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Published: September 18, 2020   |   Last Updated: October 27, 2022

Private Debt Collection (PDC)

  • Installment
  • Full Payment
  • Case Returns to IRS or IRS Recalls Case

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Station Overview

In 2017, as required by law, the Internal Revenue Service started using private collection agencies (PCAs) to collect certain overdue federal tax debts.

This notice or letter may include additional topics that have not yet been covered here. Please check back frequently for updates.

What does this mean to me?

If you have a balance due and the IRS assigns your tax debt to a PCA for collection, you will receive letters from both the IRS and the PCA. These letters contain important information for when you are contacted by the PCA, so make sure to put them in a safe place.  The letters will also let you know which PCA your tax debt has been assigned to.

How did I get here?

You have a balance due on your tax debt. A notice was sent to you previously letting you know how much you owe, when it was due, and how to pay. Since the IRS did not hear from you it is notifying you that it has assigned your tax debt to a PCA for collection.

What are my next steps?

If you received a Notice CP40 from the IRS, keep the notice for your records.  It contains a taxpayer authentication number that the PCA will use to verify your identity and you will use to confirm the PCA identity.  You should receive a letter from the PCA containing the same taxpayer authentication number.  See Private Debt Collection Frequently Asked Questions.

If it’s from another agency, such as a state tax department, you’ll need to call that office for an explanation. Being proactive in addressing the tax debt may prevent additional penalty and interest charges and eliminate the need for the PCA to contact you.

If you can pay the amount in full upon receipt of the notice, you can do so electronically at pay your taxes on IRS.gov. You can also sign up to view your account information securely online at IRS.gov. Once your federal tax debt is paid in full, then your tax debt will be returned to the IRS and your case will be closed.

If you speak with the PCA, they can ask if you can full-pay your tax debt within 120 days. If you can’t, the PCA is allowed to offer you a payment arrangement under which you may pay your tax debt in full over seven years or less. You should not agree to make a monthly payment you cannot afford.

If a payment arrangement is not possible due to your financial situation, you can request that your case be returned to IRS to determine if another payment option may work for your situation. If you orally advise the PCA you plan to contact the IRS about collection alternatives, the PCA will place a 60-day hold on your account. If you have not reached an agreement with the IRS within those 60 days, the PCA may resume collection activity on your account. Because many actions take longer than 60 days, you may wish to write to the private collection agency to request that it stop contacting you and you no longer wish to work with them. (See No Contact Letter.)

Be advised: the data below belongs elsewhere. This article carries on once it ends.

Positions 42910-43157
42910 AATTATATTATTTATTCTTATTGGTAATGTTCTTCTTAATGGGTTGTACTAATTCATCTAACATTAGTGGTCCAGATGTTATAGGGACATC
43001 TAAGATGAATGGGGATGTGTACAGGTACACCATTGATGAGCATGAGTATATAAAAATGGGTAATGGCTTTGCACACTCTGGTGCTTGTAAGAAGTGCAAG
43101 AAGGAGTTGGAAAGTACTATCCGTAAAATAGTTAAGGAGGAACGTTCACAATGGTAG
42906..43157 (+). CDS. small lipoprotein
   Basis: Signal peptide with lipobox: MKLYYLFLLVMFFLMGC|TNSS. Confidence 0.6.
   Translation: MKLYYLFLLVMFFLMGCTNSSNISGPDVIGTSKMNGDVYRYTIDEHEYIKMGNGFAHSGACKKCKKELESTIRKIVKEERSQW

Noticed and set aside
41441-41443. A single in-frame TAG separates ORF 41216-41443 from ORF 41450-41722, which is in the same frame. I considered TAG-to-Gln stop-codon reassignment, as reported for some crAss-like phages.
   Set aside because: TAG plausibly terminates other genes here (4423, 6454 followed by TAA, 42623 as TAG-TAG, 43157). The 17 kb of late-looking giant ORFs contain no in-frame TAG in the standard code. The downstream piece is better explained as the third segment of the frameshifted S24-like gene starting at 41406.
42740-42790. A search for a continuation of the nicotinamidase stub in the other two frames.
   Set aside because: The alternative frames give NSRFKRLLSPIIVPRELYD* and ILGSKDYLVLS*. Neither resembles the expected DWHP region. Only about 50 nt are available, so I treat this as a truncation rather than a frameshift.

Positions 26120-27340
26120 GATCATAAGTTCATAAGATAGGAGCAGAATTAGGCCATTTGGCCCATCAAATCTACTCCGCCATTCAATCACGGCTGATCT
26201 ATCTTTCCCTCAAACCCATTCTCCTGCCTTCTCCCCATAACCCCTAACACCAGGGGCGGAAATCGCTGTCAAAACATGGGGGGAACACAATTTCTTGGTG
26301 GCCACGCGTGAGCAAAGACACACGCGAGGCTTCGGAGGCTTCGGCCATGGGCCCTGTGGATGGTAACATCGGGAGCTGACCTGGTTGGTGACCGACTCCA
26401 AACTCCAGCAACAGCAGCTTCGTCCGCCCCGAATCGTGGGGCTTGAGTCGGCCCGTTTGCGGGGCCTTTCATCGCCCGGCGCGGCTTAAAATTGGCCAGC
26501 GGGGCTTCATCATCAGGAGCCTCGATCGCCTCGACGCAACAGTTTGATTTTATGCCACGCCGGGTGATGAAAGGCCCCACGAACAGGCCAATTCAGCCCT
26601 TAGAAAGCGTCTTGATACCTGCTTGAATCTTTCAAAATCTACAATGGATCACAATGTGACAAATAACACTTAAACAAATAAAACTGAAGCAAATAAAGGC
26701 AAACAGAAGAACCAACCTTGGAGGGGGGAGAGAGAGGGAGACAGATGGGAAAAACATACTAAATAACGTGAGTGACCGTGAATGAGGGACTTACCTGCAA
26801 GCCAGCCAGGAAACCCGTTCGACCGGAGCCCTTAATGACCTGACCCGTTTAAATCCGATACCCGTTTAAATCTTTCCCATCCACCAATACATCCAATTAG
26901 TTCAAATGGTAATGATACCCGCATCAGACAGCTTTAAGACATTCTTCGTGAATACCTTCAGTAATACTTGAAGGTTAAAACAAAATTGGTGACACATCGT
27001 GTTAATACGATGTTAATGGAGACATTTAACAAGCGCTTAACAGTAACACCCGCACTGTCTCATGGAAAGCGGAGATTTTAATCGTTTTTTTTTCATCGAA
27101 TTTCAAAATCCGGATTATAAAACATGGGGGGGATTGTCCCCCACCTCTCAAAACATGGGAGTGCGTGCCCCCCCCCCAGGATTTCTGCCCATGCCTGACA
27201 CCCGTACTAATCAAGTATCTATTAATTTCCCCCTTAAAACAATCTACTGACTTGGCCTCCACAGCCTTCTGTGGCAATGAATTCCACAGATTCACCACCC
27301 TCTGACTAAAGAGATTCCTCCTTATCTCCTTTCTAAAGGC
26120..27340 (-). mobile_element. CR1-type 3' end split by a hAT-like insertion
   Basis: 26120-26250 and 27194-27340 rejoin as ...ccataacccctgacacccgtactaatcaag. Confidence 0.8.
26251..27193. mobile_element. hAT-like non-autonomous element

PCAs cannot take any type of enforcement action (such as filing a lien or issuing a levy) against you to collect your debt nor may it issue a summons or report your IRS tax debt to the credit rating agencies.

You are not required to work with the assigned PCA to settle your tax debt.  You may request that the PCA return your tax debt to the IRS.  You must submit this request in writing to the PCA. (See No Contact Letter.)

Where can I get additional help?

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If you still need help

The Taxpayer Advocate Service is an independent organization within the IRS that helps taxpayers and protects taxpayers’ rights. We can offer you help if your tax problem is causing a financial difficulty, you’ve tried and been unable to resolve your issue with the IRS, or you believe an IRS system, process, or procedure just isn’t working as it should. If you qualify for our assistance, which is always free, we will do everything possible to help you.

Visit www.taxpayeradvocate.irs.gov or call 1-877-777-4778.

Low Income Taxpayer Clinics (LITCs) are independent from the IRS and TAS. LITCs represent individuals whose income is below a certain level and who need to resolve tax problems with the IRS. LITCs can represent taxpayers in audits, appeals, and tax collection disputes before the IRS and in court. In addition, LITCs can provide information about taxpayer rights and responsibilities in different languages for individuals who speak English as a second language. Services are offered for free or a small fee. For more information or to find an LITC near you, see the LITC page on the TAS website or Publication 4134, Low Income Taxpayer Clinic List.

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